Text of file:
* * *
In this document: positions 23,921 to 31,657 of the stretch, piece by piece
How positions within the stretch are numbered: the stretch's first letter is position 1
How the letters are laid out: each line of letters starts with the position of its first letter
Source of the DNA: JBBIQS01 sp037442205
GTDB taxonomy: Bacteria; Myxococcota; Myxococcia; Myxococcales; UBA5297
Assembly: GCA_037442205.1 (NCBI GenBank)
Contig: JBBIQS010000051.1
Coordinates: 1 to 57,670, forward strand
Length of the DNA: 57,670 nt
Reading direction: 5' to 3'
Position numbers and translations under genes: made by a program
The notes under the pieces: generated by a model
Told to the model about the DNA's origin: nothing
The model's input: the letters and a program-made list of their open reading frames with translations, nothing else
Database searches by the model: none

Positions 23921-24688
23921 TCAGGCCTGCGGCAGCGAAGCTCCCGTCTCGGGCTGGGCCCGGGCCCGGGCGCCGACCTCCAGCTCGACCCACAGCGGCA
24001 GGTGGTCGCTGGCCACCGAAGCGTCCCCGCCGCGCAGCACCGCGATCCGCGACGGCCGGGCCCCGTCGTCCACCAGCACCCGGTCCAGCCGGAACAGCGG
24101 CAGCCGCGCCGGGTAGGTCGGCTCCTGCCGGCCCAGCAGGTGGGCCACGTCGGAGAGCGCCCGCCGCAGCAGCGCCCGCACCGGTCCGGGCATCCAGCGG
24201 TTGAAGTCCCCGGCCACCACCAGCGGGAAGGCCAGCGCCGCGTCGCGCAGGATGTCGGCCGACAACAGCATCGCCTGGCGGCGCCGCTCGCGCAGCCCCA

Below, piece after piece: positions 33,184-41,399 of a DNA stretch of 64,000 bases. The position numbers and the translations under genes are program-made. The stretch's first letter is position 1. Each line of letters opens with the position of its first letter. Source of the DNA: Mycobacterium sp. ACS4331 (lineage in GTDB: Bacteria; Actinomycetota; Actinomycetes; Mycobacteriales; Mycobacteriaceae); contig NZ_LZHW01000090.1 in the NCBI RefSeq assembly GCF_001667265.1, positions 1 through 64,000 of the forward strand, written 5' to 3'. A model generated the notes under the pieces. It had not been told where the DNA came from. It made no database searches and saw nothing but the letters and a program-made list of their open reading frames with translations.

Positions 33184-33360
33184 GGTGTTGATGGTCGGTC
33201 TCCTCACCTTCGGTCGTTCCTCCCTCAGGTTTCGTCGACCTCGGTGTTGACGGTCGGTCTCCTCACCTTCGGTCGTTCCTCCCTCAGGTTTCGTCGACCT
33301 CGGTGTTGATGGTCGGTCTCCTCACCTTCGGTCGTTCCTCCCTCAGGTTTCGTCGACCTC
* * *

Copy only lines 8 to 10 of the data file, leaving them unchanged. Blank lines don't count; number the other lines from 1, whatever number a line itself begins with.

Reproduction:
Coordinates: 1 to 57,670, forward strand
Length of the DNA: 57,670 nt
Reading direction: 5' to 3'